——— Co-Residents ———
I mentioned that I began my training as an Emergency Medicine resident. Besides dealing with the sickest of the sick, the field also requires that you call for help when needed. This could include a call to an Orthopedist for an unstable fracture, or a conversation with a Cardiologist if you suspected a heart attack. Many times, these people whom you are calling for help are less than thrilled to field a call from a green-behind-the-ears Emergency Medicine resident. Once in a while you will be lucky and speak with someone who is warm and at least feigns happiness to speak to you. The first such call I placed was to Megha, a Family Medicine resident, and she is one of the warmest people that I know. Since that phone call much has happened: I switched programs, became close friends with Megha, was diagnosed with a brain mass, and had a child.
Greg, also a very close friend, is the first person I wanted to speak to when I considered running for chief. He is outspoken and opinionated, and is a kind soul. As I mentioned in his post, I hoped to work in a practice with him after completing my residency. Greg’s patients love him not only because of his medical acumen, but also because he is extremely intelligent beyond the scope of medicine. He was the one I went to when I had any questions ranging from medical ones to philosophical ones: he always seemed to know the answer.
Their posts were as different as their personalities. While Greg’s focused on the diagnosis as well as his friendship with me, Megha chose to more fully answer the question, detailing the logistical hurdles my absence presented. There is not one article I prefer over the other; I just think it is interesting to contrast the two. After reading through each of their pieces, I feel a bevy of emotions, most prominently I feel appreciative, as I had no idea that so many logistical aspects were involved. Lying in the hospital bed, I had no idea that so much had gone into filling the void of my absence, I didn’t realize the work it took to make everything run smoothly. I also felt a little disappointed after reading through Megha’s piece, when she spoke of all the resistance they were met with, and how many of the residents were reluctant to take any extra calls. This disappointment, however, came with uplifting thoughts as well. While many of the residents resisted Greg and Megha’s decisions, the rest of the residents, went out of their way to help us. I can only imagine how helpless one must feel when met with resistance to helping a friend in need. But the truth is that they all helped; not only by helping to cover for my absence, but their thoughts and prayers have helped me in ways they cannot know. In the end, the differences in each of their posts perfectly reflected their leadership styles and what ultimately made them such great chiefs. While Megha has a ‘take no bull$*!+’ attitude and dealt largely with the organizational aspects of the residency, Greg many times served as the ‘good cop’ often using his compassion to convey his message.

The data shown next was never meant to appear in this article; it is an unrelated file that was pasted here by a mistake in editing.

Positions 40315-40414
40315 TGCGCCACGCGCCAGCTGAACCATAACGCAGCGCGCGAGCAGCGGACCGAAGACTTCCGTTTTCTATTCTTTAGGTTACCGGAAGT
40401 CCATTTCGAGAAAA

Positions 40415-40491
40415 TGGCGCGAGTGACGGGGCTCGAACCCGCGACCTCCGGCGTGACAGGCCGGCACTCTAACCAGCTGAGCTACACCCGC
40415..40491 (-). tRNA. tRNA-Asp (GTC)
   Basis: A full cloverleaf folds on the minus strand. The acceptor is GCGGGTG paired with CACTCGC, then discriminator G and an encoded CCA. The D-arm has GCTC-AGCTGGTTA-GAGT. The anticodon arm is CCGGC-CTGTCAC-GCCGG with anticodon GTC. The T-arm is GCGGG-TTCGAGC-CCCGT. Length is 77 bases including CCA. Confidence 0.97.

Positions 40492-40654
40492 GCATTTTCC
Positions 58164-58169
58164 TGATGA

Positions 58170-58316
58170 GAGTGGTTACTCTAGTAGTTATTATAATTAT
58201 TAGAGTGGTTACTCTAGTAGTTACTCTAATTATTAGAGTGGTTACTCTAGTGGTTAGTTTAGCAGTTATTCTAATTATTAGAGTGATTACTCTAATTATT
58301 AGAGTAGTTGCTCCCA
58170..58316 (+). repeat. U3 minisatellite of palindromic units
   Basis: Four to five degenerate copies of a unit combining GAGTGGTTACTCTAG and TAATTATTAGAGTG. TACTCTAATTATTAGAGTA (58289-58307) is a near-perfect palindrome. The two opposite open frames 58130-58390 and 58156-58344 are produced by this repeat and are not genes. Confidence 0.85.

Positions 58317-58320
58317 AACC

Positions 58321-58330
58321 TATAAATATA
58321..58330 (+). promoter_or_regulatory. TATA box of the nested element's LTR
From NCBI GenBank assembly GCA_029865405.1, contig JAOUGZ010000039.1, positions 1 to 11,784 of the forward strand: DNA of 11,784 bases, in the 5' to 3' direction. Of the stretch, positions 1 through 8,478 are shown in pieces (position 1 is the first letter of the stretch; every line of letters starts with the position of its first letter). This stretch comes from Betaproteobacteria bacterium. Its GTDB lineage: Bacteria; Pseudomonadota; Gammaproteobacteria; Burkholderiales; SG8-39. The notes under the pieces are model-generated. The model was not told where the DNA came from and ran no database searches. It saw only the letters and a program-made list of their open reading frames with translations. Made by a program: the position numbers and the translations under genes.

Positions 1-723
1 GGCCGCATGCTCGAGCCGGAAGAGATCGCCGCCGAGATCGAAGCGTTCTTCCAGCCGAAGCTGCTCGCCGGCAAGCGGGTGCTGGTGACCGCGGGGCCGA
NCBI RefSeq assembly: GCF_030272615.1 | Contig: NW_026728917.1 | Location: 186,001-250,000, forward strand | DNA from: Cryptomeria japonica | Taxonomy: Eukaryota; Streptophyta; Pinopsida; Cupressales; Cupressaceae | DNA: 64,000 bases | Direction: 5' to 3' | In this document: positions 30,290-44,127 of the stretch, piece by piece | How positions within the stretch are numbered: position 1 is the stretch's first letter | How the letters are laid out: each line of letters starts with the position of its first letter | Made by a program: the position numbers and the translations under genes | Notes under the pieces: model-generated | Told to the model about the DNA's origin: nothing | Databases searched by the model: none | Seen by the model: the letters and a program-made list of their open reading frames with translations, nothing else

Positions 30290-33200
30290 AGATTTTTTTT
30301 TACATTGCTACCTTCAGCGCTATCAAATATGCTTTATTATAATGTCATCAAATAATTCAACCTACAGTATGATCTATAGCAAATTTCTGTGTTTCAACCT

While Greg and Megha were the chiefs when I was diagnosed, Aimee and Dani were their successors. I am close with everyone in the program, yet I thought their perspectives as co-chiefs after Greg and Megha, would provide a unique dynamic. On the surface Aimee and Dani seem like two completely different personalities: Aimee is warm and always seems to be smiling; bubbly is a good word to describe her. Dani, on the other hand, can be blunt , and has no problem telling you what’s on her mind. To a passer-by they seem like very different people. Since I have the privilege of knowing them both well, I know they possess more similarities than meets the eye. They are both warm people with big hearts. They also both do everything in their power for their patients. If any of my loved ones were to fall ill I would want one of them caring for them. I cannot wait to see how they fare as clinicians. Their articles each serve as reminders to me of where I have been, and where I want to go. I found Dani’s marvel at the human body to heal particularly powerful. Thinking back to the progress I have made since the first hours after the surgery boggles my mind. It really makes me appreciate the power of the human body to heal. Aimee’s perspective of my turning from physician to patient is also poignant yet true. Even though many who see me remark that “now you get to see things from the other side,” I had not given much thought to the transition from physician to patient, Aimee’s piece motivates me to not only recover but think about differing aspects of this ordeal.
—– Titubation —-
While I have learned to cope with my widened, slowed gait, and my delayed, monotone speech, I have not yet learned to deal with my titubation. If someone were to ask me now “what is the biggest issue you face with your recovery?” My response would be my titubation. I take a mental note every time it occurs in front of others and I know that it has occurred in front of most of my guest bloggers. I liken it to the elephant in the room that no one is mentioning. Hopefully this is because I am making a bigger deal of it than it actually is, but the reality is that every one of them are too nice and compassionate to write about it, and fear that writing or placing any attention to it might somehow upset me.
—- Different but the Same—-
I am eternally grateful to everyone that wrote for the blog, as well as for everyone’s good will towards me throughout this ordeal. Writing is unique in that no matter what you choose to write about, your personality comes through. In all the pieces written by family, friends, clinicians, and co-residents their warm hearts and kindness were evident. Hope also pervaded in each of their accounts. In writing this post I have reread every guest article and cannot help but feel the sense of hope that runs through each of their pieces.